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Author Notes:

Corresponding Author: wilbur.lam@emory.edu

We thank the rest of the Lam Lab for their advice and useful discussions

Subjects:

Research Funding:

Financial support for this work was provided by an NIH K08 Grant (K08-HL093360), an NIH R01 Grant (R01HL121264), and a NIH Nanomedicine Development Center Award (PN2EY018244) to W. A. Lam, and an NSF GRFP grant to R. Tran.

Keywords:

  • Science & Technology
  • Life Sciences & Biomedicine
  • Physical Sciences
  • Biochemical Research Methods
  • Biophysics
  • Nanoscience & Nanotechnology
  • Physics, Fluids & Plasmas
  • Biochemistry & Molecular Biology
  • Science & Technology - Other Topics
  • Physics
  • MULTIPLE COMPONENTS
  • GENE-TRANSFER
  • HEMOPHILIA-A
  • DEVICES
  • TRANSDUCTION
  • INTEGRATION
  • TRANSGENE
  • PRESSURE
  • CULTURE
  • THERAPY

Simplified prototyping of perfusable polystyrene microfluidics

Tools:

Journal Title:

Biomicrofluidics

Volume:

Volume 8, Number 4

Publisher:

, Pages 046501-046501

Type of Work:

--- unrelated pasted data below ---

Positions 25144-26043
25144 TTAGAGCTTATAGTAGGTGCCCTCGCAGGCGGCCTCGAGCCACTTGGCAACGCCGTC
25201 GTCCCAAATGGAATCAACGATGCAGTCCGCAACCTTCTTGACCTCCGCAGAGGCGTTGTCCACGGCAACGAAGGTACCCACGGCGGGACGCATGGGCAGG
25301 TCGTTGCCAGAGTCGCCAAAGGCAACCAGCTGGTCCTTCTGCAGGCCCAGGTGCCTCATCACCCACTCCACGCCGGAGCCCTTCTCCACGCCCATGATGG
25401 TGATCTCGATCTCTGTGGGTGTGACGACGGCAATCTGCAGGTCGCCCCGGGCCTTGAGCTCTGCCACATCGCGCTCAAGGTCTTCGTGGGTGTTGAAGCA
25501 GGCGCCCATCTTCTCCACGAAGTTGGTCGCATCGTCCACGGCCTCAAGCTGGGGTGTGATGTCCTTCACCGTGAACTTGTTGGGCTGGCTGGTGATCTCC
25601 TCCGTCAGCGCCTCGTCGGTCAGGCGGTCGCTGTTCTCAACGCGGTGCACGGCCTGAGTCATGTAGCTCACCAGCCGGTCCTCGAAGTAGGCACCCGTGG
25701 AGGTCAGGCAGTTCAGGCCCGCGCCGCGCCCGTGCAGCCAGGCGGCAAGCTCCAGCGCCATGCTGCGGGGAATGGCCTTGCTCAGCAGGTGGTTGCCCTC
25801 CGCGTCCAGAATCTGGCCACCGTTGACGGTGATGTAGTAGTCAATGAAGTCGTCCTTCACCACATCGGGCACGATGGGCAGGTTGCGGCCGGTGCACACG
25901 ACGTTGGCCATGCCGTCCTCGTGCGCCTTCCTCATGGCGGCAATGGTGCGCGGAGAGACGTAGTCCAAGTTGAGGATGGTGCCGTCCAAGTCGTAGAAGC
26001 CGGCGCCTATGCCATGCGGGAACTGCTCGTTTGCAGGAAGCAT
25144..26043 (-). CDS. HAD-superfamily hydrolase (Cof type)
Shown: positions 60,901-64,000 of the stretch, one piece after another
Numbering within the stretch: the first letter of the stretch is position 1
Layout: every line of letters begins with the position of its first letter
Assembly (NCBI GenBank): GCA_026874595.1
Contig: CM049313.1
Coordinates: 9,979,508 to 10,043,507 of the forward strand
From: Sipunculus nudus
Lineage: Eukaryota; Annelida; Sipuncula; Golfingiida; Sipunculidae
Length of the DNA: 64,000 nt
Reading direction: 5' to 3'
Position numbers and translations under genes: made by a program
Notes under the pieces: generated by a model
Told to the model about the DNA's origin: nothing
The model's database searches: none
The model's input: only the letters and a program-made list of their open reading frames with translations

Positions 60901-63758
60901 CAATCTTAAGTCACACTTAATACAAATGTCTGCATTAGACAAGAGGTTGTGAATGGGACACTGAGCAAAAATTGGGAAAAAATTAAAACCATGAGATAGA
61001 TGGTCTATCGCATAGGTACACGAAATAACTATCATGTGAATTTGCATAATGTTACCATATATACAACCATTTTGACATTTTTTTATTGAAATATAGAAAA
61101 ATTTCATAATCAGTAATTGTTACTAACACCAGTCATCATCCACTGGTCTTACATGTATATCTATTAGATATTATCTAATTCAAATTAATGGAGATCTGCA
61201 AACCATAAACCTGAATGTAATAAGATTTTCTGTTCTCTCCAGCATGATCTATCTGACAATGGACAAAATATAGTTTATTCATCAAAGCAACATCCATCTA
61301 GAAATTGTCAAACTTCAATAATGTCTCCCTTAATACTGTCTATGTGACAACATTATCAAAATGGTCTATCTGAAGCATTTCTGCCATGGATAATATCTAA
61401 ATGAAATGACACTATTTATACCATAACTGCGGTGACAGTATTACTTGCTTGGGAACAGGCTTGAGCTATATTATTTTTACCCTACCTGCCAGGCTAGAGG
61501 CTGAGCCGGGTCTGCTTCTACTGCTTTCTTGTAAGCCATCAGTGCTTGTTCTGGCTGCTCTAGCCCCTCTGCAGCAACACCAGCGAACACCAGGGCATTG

Article | Final Publisher PDF

Abstract:

Cell culture in microfluidic systems has primarily been conducted in devices comprised of polydimethylsiloxane (PDMS) or other elastomers. As polystyrene (PS) is the most characterized and commonly used substrate material for cell culture, microfluidic cell culture would ideally be conducted in PS-based microsystems that also enable tight control of perfusion and hydrodynamic conditions, which are especially important for culture of vascular cell types. Here, we report a simple method to prototype perfusable PS microfluidics for endothelial cell culture under flow that can be fabricated using standard lithography and wet laboratory equipment to enable stable perfusion at shear stresses up to 300 dyn/cm(2) and pumping pressures up to 26 kPa for at least 100 h. This technique can also be extended to fabricate perfusable hybrid PS-PDMS microfluidics of which one application is for increased efficiency of viral transduction in non-adherent suspension cells by leveraging the high surface area to volume ratio of microfluidics and adhesion molecules that are optimized for PS substrates. These biologically compatible microfluidic devices can be made more accessible to biological-based laboratories through the outsourcing of lithography to various available microfluidic foundries.

Copyright information:

© 2014 AIP Publishing LLC. his article may be downloaded for personal use only. Any other use requires prior permission of the author and AIP Publishing

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